Speed limits in the UK have been around since 1865 and are in place to keep everyone on the roads and in public safety. In today’s OnlyQuestion article, we take a look at why there is a speed limit in the UK. Let’s jump straight into it!
Why is there a speed limit in the UK?
In the UK, speed limits are in place for a few reasons, but the main reason is the safety of yourself, your vehicle, and others around you. The speed limit is the absolute maximum you should drive your car at – and anything over this can be penalised with fines, restrictions, and in some worse cases removal of your driving license or jail time.
What is the UK National Speed Limit?
The national UK speed limit is 30 mph and this applies to all single and dual carriageways with street lights, unless there is one of the speed signs stating another speed. We will look at each one in more detail.
Cars, Motorcycles, Vans and Dual-Purpose vehicles are limited to 30MPH in built-up areas, 60 MPH in Single Carriageways, 70 MPH on dual carriageways and 70 MPH on motorways.
Cars, Motorcycles, Vans, and Dual-Purposes vehicles that are towing trailers or caravans however are limited to 30 MPH in built-up areas, 50 MPH on Single Carriageways, and 60 MPH on Dual carriageways and motorways.
Motorhomes that weigh less than 3.05 tonnes can travel 30mph in built-up areas, 60mph on single carriageways, and 70mph on both dual carriageways and motorways.
Motorhomes that weigh more than 3.05 tonnes can travel 30mph in built-up areas, 50mph on single carriageways, 60mph on dual carriageways and 70mph on motorways.
Buses, coaches and minibuses that are shorter than 12m in length can travel 30mph in built-up areas, 50mph on single carriageways, 60mph on dual carriageways and 70mph on motorways.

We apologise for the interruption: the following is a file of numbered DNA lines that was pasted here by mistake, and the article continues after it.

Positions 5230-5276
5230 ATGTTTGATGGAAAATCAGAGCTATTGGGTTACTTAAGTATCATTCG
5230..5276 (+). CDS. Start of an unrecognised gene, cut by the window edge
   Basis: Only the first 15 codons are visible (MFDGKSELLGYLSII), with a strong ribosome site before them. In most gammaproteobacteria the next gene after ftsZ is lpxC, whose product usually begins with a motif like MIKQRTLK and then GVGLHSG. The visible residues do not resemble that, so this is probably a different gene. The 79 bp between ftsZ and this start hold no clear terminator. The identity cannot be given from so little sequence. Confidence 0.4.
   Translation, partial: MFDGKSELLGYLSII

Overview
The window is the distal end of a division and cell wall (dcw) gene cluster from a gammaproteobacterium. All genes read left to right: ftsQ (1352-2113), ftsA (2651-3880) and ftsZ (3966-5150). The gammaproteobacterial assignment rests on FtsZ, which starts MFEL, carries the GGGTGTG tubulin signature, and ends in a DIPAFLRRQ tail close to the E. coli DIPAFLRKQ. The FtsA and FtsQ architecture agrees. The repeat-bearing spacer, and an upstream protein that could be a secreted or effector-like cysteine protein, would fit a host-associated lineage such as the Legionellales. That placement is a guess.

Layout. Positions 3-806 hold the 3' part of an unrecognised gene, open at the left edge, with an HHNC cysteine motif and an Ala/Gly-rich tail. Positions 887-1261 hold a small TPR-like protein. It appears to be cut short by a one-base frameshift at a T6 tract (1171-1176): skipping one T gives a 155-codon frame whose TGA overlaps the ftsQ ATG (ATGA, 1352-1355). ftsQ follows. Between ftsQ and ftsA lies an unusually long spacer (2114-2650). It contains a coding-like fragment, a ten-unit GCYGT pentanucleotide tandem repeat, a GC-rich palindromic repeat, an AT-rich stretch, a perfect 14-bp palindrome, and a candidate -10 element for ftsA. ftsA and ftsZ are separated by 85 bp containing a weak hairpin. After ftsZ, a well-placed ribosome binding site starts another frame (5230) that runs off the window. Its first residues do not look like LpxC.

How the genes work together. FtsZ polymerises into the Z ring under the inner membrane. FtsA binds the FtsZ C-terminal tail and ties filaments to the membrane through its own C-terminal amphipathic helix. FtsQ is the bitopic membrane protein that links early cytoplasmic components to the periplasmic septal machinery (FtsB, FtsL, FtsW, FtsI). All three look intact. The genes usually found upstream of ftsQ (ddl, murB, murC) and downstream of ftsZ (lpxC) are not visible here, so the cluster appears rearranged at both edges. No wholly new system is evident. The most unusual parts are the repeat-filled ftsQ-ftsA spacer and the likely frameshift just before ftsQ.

Buses, coaches, and minibuses that are longer than 12m in length can travel 30mph in built-up areas, 50mph on single carriageways, 60mph on dual carriageways, and 60mph on motorways.
Goods vehicles that are lighter than 7.5 tonnes maximum laden weight can travel at 30mph in built-up areas, 50mph on single carriageways, 60mph on dual carriageways and 70mph on motorways, or 60mph on motorways if articulated or towing.
Goods vehicles that are more than 7.5 tonnes maximum laden weight in England and Wales can travel 30mph in built-up areas, 50mph on single carriageways, 60mph on dual carriageways and 60mph on motorways.
Goods vehicles that are more than 7.5 tonnes maximum laden weight in Scotland can travel 30mph in built-up areas, 40mph on single carriageways, 50mph on dual carriageways, and 60mph on motorways.
What are Locally Set Speed Limits?
In some cases, local councils can and will set their own speed limits around certain areas such as schools, or market places where there may be twisty/bendy roads as well as heavy foot traffic. In some examples, you will typically find a 20 mph speed limit around schools or 50mph where a road has sharp bends or blind hills.
What is a Speed Limiter?
For some people, your car or vehicle may be fitted with a speed limiter. A speed limiter is a small device that is applied to vehicles that limit the amount of fuel supplied to the engine. In short, this means that the engine is not capable of reaching high speeds, and is usually set below the speed limit.
Vehicles that are capable of more than 8 passenger seats such as minibuses, coaches, limousines as well as large trucks that weigh more than 3.5 tonnes (government standard) will all be fitted with factory speed limiters.
Speed limiters are only in place to reduce accidents that happen due to careless driving, or driver/vehicle error. This means that the vehicle with the fitted speed limiter can’t reach the speed limit.
Some speed limiters are not physically based (such as electric vehicles and smart vehicles) that are capable of limiting the ECU (the computer of the engine) to prevent speeding. This is not standard in all cars due to rare occurrences where speed may be required such as overtaking.
Conclusion on UK Speed Limits
Overall, the UK speed limits are in place to protect you and the people around you, and we’re glad they’re in a place as they save lives without knowing it every single day! Be sure to check the UK highway code for more information!